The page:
If a friend designed for you a t-shirt that described you perfectly, what would it say?

Answer:  Where there is coffee, there is a way.

Tell us how you have transformed your practice, your classroom, your school, or your community (500 Character Limit).

Answer:  I returned to my HS to impact the school that had impacted me. I started the tech movement in our district: joined the tech committee, played an integral part in the implementation of Google Apps, Chromebooks, & encouraged improvement of technology infrastructure in the district. Also, I organized & setup the Google Apps Domain in the HS, then the district as a whole. I redesigned my classroom from a lecture (1950’s structure) to using various tech tools so the students became the researchers.

Link to a piece of content you’ve made.

This is a Google Slide that I use in presentations for educators at various conferences on how to use Google MyMaps in their classes: MyMaps: Student Created Maps!

Grow: Where do you find new ideas and inspiration? (500 Character Limit)

Answer:  1st, my students. Many of my subtle, but meaningful changes in my approach have come from suggestions of students. 2nd, my fellow teachers that I teach with both in the past and presently. Their willingness to challenge me, or their new ideas make think, “How can I do that?!” The 3rd & final place is my PLN via Twitter, Google+, EdCamps, etc. Constantly I see what they’re doing in their classroom, or challenging questions they ask that cause me to re-evaluate my own practices.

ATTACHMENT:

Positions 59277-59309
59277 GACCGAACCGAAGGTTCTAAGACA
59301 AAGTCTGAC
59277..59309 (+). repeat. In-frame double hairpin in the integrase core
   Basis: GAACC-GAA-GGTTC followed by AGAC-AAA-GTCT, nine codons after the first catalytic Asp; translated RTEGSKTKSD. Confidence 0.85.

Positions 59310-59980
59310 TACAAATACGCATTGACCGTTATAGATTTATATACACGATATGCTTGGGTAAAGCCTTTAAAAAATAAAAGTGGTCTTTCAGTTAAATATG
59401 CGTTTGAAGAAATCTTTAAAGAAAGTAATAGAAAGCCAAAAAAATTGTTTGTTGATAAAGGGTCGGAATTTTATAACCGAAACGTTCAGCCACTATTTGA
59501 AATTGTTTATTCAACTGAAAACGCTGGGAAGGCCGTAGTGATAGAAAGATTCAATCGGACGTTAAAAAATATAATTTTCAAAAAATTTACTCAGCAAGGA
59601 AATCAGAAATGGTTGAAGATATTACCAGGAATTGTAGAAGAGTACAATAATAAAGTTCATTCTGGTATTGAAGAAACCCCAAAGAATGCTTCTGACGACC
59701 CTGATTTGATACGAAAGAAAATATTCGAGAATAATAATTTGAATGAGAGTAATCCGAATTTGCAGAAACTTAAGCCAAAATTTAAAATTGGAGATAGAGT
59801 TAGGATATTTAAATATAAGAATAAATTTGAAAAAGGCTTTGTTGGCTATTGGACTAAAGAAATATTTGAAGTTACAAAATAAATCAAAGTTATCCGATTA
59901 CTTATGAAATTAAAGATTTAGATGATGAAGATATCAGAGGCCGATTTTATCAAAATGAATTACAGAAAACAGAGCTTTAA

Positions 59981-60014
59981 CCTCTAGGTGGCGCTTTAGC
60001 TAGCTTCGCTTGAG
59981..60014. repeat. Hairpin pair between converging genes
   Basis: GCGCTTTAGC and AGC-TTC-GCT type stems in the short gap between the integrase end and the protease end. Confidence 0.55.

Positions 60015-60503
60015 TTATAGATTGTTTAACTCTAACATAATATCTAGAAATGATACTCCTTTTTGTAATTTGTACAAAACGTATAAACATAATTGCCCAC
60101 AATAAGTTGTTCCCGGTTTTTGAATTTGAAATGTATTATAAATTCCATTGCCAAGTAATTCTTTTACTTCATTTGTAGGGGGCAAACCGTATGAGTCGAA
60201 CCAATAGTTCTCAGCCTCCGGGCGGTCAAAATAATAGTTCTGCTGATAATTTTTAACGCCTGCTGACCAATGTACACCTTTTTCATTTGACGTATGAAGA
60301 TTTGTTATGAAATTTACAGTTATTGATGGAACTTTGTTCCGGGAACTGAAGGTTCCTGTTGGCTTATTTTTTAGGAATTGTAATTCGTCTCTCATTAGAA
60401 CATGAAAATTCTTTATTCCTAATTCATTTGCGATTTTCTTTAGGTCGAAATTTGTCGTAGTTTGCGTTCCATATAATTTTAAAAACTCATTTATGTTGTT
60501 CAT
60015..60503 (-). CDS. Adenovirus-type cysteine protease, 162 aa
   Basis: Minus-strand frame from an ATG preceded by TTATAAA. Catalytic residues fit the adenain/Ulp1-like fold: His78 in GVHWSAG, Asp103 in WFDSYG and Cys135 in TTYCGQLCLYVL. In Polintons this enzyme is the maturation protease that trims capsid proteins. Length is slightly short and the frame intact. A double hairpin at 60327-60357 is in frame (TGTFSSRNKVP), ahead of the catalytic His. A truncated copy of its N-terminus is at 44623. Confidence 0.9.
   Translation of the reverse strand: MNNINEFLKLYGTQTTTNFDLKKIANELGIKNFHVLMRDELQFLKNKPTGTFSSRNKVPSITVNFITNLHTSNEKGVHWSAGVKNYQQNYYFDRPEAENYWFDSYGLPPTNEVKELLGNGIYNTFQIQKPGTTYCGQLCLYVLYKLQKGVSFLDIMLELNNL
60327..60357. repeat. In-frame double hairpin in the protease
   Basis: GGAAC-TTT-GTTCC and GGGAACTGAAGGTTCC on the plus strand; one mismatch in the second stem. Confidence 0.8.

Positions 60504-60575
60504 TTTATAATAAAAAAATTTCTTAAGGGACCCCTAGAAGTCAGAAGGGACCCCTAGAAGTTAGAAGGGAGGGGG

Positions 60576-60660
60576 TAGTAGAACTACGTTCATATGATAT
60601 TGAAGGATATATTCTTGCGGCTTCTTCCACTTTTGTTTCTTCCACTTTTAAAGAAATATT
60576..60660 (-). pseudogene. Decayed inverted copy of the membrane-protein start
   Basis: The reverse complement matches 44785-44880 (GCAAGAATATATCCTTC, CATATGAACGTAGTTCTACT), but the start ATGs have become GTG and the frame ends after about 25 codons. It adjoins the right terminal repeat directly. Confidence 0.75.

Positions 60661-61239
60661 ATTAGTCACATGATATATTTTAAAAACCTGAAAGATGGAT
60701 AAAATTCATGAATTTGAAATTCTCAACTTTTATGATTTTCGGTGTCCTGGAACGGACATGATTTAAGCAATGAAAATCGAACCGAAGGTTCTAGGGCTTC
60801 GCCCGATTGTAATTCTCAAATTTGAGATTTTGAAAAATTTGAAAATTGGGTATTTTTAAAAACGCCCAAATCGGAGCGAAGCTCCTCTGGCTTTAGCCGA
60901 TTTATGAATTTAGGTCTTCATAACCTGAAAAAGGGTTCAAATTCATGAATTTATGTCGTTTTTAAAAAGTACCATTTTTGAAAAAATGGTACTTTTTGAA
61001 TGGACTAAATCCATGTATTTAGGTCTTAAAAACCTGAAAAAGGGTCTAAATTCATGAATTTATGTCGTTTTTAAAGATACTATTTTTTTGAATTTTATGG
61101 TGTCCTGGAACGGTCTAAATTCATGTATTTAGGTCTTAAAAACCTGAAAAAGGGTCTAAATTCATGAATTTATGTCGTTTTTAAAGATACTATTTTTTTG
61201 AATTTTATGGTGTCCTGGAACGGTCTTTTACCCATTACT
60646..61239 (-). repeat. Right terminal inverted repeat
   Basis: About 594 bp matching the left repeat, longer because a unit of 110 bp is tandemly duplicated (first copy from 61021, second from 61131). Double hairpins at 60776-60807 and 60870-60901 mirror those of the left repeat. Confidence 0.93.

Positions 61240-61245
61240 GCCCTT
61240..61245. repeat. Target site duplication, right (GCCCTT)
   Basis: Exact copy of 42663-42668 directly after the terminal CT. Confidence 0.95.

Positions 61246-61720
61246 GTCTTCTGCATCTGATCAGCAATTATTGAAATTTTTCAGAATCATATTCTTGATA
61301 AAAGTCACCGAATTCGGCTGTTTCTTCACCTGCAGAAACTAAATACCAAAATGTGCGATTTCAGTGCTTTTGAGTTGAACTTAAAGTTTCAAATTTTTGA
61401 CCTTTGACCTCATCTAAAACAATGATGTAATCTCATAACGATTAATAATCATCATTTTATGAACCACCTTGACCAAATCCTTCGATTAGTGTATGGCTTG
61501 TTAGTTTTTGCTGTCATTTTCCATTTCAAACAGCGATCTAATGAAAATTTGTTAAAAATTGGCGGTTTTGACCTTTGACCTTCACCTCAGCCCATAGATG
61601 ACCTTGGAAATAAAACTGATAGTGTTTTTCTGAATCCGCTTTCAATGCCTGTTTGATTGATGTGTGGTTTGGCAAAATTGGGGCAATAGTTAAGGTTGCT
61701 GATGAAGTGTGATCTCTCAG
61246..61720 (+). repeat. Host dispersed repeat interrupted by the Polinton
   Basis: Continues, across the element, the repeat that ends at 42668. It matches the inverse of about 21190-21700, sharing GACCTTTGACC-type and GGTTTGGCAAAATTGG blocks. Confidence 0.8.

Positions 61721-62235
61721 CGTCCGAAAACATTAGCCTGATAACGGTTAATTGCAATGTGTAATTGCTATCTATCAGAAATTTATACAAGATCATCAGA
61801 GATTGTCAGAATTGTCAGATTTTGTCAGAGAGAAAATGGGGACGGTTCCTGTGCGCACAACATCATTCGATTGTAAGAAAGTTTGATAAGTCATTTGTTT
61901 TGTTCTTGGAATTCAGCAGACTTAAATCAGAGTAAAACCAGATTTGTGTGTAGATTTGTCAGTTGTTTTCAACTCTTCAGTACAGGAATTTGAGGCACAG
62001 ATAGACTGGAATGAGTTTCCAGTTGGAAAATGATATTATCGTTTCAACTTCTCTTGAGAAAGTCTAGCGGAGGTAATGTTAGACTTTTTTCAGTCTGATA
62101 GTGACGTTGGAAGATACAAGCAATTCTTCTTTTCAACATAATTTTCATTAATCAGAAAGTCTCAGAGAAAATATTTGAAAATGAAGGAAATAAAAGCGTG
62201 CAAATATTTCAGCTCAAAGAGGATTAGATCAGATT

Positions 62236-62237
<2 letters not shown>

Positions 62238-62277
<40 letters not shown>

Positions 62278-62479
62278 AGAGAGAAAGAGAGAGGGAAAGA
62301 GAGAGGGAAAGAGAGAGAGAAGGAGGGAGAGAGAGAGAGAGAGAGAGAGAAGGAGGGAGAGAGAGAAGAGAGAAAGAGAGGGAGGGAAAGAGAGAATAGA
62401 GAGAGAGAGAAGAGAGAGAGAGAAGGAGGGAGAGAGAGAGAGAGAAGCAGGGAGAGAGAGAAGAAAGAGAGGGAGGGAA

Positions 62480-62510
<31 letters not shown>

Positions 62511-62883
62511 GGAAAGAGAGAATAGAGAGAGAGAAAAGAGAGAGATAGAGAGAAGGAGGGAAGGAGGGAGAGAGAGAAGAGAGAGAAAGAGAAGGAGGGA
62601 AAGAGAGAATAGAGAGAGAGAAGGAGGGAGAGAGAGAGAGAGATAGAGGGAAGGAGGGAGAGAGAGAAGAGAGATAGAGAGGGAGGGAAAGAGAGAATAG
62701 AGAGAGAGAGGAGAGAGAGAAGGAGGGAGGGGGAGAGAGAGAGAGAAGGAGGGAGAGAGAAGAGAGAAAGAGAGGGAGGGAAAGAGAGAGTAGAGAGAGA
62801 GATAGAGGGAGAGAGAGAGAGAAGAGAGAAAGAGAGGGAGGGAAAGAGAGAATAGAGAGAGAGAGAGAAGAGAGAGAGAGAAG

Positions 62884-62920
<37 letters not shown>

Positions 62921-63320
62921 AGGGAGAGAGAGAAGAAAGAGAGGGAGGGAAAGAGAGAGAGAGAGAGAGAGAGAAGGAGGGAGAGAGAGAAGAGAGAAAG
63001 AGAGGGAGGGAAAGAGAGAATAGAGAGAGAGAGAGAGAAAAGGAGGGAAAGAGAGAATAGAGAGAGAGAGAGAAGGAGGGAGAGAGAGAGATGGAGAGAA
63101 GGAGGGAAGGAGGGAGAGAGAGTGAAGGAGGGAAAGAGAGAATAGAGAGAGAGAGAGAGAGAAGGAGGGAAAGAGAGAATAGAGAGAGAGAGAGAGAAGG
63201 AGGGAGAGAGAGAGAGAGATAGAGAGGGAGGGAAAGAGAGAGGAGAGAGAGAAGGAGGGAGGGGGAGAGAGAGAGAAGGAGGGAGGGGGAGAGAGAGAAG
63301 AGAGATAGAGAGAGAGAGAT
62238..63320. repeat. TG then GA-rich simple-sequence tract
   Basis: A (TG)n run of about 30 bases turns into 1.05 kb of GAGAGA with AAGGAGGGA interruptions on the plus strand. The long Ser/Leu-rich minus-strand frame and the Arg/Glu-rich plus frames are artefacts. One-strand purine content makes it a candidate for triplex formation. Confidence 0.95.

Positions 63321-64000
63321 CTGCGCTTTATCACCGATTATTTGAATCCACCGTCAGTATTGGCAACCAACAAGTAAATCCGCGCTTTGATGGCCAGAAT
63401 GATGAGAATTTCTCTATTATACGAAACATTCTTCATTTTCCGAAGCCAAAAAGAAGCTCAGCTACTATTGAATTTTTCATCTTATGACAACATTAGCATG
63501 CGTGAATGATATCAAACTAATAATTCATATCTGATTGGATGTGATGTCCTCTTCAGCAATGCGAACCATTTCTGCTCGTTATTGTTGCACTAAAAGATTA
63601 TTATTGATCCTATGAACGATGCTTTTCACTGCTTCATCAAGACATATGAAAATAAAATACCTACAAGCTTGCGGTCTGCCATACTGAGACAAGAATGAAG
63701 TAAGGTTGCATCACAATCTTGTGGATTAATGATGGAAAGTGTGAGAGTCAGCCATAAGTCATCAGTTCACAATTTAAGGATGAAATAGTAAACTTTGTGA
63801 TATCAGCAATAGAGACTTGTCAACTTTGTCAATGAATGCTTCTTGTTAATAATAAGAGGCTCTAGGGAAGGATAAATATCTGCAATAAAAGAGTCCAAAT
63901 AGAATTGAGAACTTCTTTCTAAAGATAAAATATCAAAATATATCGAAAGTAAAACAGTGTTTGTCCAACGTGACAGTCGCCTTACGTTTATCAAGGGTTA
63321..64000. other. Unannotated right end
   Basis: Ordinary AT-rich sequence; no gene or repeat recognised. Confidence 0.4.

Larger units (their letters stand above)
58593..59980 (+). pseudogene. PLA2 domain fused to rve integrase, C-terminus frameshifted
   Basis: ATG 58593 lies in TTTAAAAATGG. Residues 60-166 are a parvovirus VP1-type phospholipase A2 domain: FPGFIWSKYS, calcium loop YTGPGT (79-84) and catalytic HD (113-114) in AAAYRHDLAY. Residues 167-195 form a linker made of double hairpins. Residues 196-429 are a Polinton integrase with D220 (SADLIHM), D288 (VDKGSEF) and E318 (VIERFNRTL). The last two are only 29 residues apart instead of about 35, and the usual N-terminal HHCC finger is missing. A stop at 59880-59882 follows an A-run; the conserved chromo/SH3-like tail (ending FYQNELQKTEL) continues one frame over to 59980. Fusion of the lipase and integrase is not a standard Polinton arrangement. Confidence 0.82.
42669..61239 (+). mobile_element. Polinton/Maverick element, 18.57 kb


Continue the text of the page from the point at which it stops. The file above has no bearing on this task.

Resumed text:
Your Vision

Your Vision: Title

Answer:  MyMaps Global Initiative

Your Vision: Brief Description: (250 Character Limit)

Answer:  Database for students & teachers to display/collaborate on MyMaps projects with 3 part: Details on all the various methods of using MyMaps, display completed projects, space for MyMaps that can be collaboratively completed by other teachers/students.

Vision Deck: Link to your public vision deck.

Answer:  I used SlideCarnival to help me create this snazzy vision deck:  MyMaps Global Initiative

Vision Video: You have one minute to creatively explain your problem and your vision for tackling it!  Google Innovator Application “Vision” Video – Austin Houp

Imagine you are able to have coffee with one person (currently living) who would mentor you in support of your vision. Who would you pick and why? (500 Character Limit)

Answer:  I’d pick Stafford Marquardt as a mentor, who was the product manager for Google MyMaps. He introduced me to MyMaps at the EdTechTeam Google Summit held in July at Kansas City. Obviously I’d be willing to work with anyone in that product line, but I greatly appreciate his knowledge, conversational ability, & willingness to share ideas. Not only would he help me to understand the intricacies of how best to manipulate MyMaps, but he’d also be a means to improve the resource for teachers.

Closing

Today I submitted my application but will not hear about wether or not I was accepted till May 10th.  Best of luck to everyone, and continue to change the world through your students!